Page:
Who's asking: Jennifer Jordan, Wisconsin
Jen asks this question on behalf of a certain Midwestern publishing whiz kid she knows: "The man drinks Red Bull allllllllllll day, and as a good friend, I worry."
I would worry about anyone with a taste for Red Bull -- I'm pretty sure that stuff is nothing more than barely-diluted Mountain Dew syrup -- but the caffeine question is a good one.
Caffeine, a naturally-occurring plant alkaloid, is one of many proofs (in my mind) of a God who loves us and wants us to be happy. Caffeine in small to moderate amounts is not only not harmful, but beneficial. It stimulates the central nervous system and acts as a mild diuretic. It is an effective treatment for both migraine headaches and various breathing difficulties, and some studies suggest that drinking coffee can help counteract the liver damage inflicted by alcohol. It does not build up in the body over time.
As always, however, too much of a good thing can mess you up, and I can personally testify to the horrors of caffeine overdose.
Many years ago, I stayed up all night to study for an exam, consuming several pots of double-strength Constant Comment tea. I had my last cup just before leaving for the exam. About 20 minutes into the exam, a powerful wave of wellbeing washed through me. I felt omniscient and omnipotent, as if I could get up and fly around the room. Bluebook in front of me, I prepared to write the greatest German exam in Georgetown history...
Then my face flushed bright red, and I broke out into a cold sweat. My hands started to shake, and my heart started pounding so hard I could hear the blood in my ear canals. I felt dizzy and nauseated, and nearly passed out.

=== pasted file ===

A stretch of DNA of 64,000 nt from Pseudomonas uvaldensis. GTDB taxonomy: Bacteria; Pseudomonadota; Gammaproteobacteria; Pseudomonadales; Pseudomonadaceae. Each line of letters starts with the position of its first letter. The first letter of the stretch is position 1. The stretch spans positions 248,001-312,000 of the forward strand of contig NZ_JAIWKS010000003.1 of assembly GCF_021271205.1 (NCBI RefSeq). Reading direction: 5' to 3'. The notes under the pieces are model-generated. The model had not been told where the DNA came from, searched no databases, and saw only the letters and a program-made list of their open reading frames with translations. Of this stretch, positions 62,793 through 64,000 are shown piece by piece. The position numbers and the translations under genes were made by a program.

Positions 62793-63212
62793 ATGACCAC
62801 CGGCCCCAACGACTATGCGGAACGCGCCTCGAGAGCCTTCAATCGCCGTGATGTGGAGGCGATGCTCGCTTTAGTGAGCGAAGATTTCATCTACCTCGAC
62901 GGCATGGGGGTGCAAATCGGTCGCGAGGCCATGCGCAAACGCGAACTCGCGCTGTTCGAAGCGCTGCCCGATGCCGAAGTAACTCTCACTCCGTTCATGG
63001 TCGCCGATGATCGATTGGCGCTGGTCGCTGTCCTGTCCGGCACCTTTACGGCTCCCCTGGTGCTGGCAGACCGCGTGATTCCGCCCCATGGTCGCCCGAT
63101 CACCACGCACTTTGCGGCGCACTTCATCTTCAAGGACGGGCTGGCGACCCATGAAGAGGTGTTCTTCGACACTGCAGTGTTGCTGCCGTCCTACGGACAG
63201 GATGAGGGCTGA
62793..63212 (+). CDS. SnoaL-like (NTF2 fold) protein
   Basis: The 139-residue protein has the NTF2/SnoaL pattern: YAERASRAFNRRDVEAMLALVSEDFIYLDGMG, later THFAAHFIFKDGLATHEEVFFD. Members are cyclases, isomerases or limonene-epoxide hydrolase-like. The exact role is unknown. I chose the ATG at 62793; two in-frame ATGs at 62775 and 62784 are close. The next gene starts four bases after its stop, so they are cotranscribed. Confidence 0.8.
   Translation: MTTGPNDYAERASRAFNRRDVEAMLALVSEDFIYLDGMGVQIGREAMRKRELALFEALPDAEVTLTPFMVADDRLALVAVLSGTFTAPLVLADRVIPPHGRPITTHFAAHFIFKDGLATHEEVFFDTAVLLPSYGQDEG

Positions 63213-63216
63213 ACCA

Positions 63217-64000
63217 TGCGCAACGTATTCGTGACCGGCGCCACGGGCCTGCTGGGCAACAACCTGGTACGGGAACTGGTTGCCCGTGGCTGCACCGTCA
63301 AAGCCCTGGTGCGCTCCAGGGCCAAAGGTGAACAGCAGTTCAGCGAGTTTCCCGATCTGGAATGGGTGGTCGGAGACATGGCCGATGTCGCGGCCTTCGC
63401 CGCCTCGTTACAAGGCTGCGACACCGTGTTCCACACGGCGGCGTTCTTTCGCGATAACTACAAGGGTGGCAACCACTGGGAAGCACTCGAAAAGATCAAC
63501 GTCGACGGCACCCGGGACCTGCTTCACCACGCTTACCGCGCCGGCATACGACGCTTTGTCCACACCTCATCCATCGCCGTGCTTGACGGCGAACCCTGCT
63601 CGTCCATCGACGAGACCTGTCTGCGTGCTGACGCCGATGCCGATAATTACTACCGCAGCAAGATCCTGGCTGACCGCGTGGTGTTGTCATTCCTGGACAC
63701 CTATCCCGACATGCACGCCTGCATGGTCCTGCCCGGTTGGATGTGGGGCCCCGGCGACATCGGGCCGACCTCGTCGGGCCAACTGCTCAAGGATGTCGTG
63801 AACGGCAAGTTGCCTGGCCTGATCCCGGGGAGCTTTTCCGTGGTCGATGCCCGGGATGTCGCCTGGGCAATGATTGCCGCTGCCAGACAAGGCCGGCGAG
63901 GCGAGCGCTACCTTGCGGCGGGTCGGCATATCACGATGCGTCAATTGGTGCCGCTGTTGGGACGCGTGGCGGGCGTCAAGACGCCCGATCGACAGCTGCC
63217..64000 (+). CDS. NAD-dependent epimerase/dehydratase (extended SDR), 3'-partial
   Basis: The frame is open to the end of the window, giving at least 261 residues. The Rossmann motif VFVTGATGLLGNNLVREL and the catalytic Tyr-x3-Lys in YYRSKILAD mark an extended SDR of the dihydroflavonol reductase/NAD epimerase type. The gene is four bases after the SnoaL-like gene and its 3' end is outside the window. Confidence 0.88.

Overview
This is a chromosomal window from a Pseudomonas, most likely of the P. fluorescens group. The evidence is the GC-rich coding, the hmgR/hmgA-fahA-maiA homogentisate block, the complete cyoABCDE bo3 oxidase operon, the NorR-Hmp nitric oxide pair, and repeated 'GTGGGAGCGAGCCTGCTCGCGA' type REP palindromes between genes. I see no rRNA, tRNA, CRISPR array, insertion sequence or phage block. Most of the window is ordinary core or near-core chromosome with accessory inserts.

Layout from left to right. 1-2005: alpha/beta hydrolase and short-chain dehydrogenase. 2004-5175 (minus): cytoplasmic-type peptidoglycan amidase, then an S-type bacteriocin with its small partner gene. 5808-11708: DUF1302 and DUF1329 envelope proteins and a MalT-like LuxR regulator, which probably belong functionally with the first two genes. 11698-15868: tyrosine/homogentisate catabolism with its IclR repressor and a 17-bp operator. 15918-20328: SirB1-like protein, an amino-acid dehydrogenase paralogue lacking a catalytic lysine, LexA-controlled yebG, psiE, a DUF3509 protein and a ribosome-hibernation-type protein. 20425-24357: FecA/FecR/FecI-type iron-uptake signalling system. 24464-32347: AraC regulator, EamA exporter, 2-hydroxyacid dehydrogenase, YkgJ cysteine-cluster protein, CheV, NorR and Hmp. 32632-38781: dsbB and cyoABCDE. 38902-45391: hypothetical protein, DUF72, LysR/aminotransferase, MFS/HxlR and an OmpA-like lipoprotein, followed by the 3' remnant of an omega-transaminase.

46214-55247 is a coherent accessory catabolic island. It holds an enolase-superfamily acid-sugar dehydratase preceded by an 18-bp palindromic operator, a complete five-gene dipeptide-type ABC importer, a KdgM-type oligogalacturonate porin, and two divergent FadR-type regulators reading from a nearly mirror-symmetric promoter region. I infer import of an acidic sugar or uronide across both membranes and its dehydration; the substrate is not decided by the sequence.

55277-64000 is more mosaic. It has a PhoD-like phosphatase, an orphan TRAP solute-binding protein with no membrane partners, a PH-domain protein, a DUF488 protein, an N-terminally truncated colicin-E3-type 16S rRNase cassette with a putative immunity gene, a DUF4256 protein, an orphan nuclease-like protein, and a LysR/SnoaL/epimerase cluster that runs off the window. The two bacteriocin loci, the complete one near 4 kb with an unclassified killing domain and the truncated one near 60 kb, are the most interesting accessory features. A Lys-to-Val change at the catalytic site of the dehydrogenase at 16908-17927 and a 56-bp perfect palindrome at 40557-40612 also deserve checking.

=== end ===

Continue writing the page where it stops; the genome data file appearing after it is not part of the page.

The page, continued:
Instead I stumbled to the restroom, where the night's tea made a hasty exit. My symptoms disappeared immediately, leaving me so tired I could barely stay awake for the exam.
According to the medical descriptions of caffeine overdose, my experience was typical. The body rids itself of caffeine quickly and efficiently in most cases of overdose, but in extreme situations, people can go into cardiac arrhythmia and convulsions, and -- on rare occasion -- even die.
Chronic caffeine overuse is a different issue. Caffeine sensitivity varies wildly among individuals. Because caffeine is physically addictive, people do build up a tolerance to it. The real problem with excessive use of caffeine over time is what happens when you try to quit, or can't maintain your regular consumption levels. Caffeine withdrawal can cause paralyzing headaches, muscle aches, fatigue, nausea, depression and -- surprisingly -- sleeplessness. If you want to quit caffeine, taper off over time rather than trying to go cold turkey. If you're a hard-core addict at risk of being cut off from your supply, carry a bottle of Excedrin with you; two Excedrin have enough caffeine to fend off the worst symptoms of withdrawal.